Activist shareholder Johnny Guerry lashed out at leaders of Five Star Bank’s parent company over how they rebuffed his interest in a board seat and made a counteroffer to avoid a proxy fight.
Guerry, 34, managing partner of Texas-based Clover Partners, and Terry Philen, a Texas businessman, are seeking seats on Financial Institutions’ board, challenging the Warsaw-based bank’s preferred candidates. Four seats on the 11-member board are up for election at the annual shareholders meeting, set for June 3. The bank is urging its shareholders not to vote for Guerry and Philen.
In a letter to Martin K. Birmingham, Financial Institutions’ president and CEO, Guerry criticized how the bank handled his effort to join the board and said he and Philen would benefit Financial Institutions by serving as directors. Guerry caused a stir in a December letter in which he called for the bank to stop making acquisitions and put itself up for sale.
Guerry said he had previously talked to the bank about nominating him as an additional director for election, which would involve expanding the board by one seat. None of the board’s “handpicked” directors would have lost their seats.
Instead, he said, the board rejected his candidacy in late March after an “exhaustive six-week process.” He said the nominating committee “settled on the reasoning that in December of 2015 I made a statement that a sale of the bank might be in the best interest of shareholders.”
“They believed that this statement could scare off customers should I be added to the board,” he wrote. “It is ridiculous that your committee spent six weeks evaluating my candidacy only to arrive at such a feeble reason.”
Guerry said if the committee felt that was a legitimate concern, “it should have been contemplated before the process even started, and the entire evaluation process appears to be nothing more than a disingenuous attempt to make shareholders believe (Financial Institutions) went through a good-faith vetting process.”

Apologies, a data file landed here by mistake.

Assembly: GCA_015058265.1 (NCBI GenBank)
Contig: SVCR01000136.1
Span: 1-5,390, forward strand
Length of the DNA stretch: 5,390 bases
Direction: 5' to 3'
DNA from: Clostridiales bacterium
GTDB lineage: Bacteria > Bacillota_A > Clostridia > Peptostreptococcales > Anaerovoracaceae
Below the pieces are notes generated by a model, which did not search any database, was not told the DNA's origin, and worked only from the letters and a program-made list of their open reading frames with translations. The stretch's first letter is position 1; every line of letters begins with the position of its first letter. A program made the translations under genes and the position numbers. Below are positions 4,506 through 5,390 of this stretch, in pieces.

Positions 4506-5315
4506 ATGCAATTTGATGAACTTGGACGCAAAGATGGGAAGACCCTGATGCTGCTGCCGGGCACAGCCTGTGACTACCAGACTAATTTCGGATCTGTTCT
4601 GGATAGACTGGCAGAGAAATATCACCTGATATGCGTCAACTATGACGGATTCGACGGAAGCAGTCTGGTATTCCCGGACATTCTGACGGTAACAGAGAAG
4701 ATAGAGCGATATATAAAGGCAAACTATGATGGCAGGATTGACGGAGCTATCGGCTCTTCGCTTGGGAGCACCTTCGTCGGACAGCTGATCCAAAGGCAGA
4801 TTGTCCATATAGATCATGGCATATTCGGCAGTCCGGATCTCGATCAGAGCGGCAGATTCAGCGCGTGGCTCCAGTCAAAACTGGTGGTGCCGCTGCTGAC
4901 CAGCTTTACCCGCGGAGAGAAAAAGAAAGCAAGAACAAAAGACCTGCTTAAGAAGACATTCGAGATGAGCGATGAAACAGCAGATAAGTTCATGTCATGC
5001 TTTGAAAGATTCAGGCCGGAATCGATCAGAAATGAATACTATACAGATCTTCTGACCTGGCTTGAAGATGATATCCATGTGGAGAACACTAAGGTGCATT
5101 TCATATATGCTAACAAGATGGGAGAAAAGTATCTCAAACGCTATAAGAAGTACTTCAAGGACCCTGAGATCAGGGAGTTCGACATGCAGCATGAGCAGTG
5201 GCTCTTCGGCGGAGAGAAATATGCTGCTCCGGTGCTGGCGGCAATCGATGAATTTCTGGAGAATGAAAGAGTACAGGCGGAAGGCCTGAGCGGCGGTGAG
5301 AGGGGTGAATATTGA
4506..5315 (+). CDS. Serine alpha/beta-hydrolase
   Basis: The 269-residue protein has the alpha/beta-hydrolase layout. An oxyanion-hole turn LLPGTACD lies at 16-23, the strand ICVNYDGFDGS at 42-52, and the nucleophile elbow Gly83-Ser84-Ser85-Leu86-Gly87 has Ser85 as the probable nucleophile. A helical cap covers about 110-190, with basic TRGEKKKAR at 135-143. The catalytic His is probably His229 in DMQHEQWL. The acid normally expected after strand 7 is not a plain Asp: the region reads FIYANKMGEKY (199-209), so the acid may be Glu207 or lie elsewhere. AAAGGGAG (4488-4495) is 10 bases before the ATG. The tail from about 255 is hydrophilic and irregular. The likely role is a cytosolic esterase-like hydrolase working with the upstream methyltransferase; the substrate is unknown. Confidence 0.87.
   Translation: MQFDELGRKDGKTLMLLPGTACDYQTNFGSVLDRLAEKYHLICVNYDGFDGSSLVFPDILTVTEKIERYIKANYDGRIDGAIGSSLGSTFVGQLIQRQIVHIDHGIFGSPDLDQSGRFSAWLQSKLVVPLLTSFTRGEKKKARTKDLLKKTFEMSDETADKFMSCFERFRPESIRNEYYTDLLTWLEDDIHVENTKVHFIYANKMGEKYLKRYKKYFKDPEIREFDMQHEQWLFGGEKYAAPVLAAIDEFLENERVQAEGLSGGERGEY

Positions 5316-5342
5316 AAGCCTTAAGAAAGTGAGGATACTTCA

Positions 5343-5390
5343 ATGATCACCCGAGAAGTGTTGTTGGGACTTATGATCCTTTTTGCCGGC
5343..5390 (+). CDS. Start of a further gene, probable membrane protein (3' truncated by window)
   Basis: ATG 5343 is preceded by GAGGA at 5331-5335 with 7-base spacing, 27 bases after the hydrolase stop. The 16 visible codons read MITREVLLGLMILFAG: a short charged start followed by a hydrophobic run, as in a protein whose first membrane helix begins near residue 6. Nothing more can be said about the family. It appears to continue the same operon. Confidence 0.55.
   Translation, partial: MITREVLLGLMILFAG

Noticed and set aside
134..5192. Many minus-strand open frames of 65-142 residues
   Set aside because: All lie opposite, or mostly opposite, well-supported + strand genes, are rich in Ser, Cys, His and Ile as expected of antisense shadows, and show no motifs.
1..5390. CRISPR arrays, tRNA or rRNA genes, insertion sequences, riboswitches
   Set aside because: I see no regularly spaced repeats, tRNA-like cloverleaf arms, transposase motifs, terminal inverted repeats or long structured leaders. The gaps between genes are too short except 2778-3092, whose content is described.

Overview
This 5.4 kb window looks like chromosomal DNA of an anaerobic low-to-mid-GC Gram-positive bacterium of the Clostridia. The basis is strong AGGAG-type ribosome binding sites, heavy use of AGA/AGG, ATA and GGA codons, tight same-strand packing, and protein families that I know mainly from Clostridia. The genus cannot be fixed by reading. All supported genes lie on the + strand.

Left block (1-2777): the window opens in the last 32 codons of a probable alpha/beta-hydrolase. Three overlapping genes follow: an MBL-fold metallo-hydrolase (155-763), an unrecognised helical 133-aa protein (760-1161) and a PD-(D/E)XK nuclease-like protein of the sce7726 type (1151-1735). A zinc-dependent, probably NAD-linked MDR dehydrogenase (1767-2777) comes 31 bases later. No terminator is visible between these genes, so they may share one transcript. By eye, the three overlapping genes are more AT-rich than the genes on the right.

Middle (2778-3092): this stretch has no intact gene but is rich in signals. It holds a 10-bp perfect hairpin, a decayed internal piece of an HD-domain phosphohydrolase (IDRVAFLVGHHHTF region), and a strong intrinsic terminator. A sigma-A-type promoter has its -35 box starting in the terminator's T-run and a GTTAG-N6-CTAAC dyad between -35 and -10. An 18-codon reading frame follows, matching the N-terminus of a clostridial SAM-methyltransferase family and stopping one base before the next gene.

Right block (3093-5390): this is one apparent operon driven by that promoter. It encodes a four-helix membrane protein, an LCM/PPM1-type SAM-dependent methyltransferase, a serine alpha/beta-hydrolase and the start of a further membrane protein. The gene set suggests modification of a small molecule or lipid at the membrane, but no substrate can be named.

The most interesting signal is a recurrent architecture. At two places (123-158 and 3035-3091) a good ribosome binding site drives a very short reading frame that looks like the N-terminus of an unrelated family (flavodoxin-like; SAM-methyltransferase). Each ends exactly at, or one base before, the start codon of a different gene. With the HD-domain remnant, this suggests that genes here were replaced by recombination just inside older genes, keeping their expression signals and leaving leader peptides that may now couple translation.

Financial Institutions declined to comment on Guerry’s letter.
The bank in an April 8 regulatory filing said it considered Guerry for a seat but determined he lacked the qualifications, citing his lack of experience working for a bank and his limited public company board experience. Guerry said that was the first time he had heard the bank raise those concerns, and he questioned why the nominating committee took so long to reject his candidacy if it felt he was unqualified. He suggested the bank may have dragged out the process while it gauged other large shareholders’ support for the bank’s current strategy.
Guerry questioned whether the bank held its own four candidates of choice to the same standard for qualifications. For instance, he said a bank-supported nominee to fill an upcoming vacancy, Kim VanGelder, “appears to have zero bank or public company board experience, and her operating company history has been with Eastman Kodak,” which he noted filed for Chapter 11 bankruptcy. Kodak has since emerged from bankruptcy.
Guerry defended his credentials, saying his firm has solely invested in banks for the past 12 years, and that he had served on the board of a public bank, Hampden Bancorp. He has criticized two significant acquisitions Financial Institutions made: the Amherst-based Scott Danahy Naylon insurance agency and Courier Capital Partners. He claimed the two deals diluted shareholder value, and their earn-back periods were far too long.
Guerry and Philen were nominated for board seats by MHC Mutual Conversion Fund Group, which is affiliated with Clover. After their names were submitted, Financial Institutions floated a compromise to Guerry: appointing to the board a director mutually who was acceptable to both the bank and MHC, but who didn’t have a relationship with either.
Guerry said he believed that was a “feigned attempt” to avoid a proxy fight, and rejected the bank’s idea that the person chosen for the board “must share the current board’s focus on the ‘long-term.’” Such a stipulation, he said, would narrow the list of possible choices. “We vehemently believe it is an independent and major shareholder’s point of view that is desperately needed in the boardroom.”
Three times in his letter, Guerry said his firm, Clover Partners, owned more Financial Institutions shares – nearly 796,000, representing about 5.5 percent of all shares – than all of the bank’s board members combined, to reinforce his point that his firm’s voice ought to be heard.
Guerry proposed his own compromise with the bank: “If (Financial Institutions) would like to avert a proxy contest, we would be prepared to discuss adding both of our candidates instead of seeking to replace any of the board’s handpicked nominees.”
Financial Institutions said Clover began accumulating shares in the bank on Aug. 11, 2015, with the purchase of 10,000 shares. Since then, the bank’s stock has risen 19 percent, closing at $28.30 on Thursday. Guerry contended some of that increase was spurred last December when Clover publicly called for the bank should stop making acquisitions and sell itself to a larger bank. Guerry said that was a sign that the market “views our involvement favorably,” noting that the KBW Nasdaq Bank index fell during the same time period.
In an interview, Guerry said both he and Philen plan to attend the June 3 meeting in Warsaw, and will launch their own effort to reach out to shareholders to support their election to the board.
“We have a high degree of confidence that we’re going to win,” he said.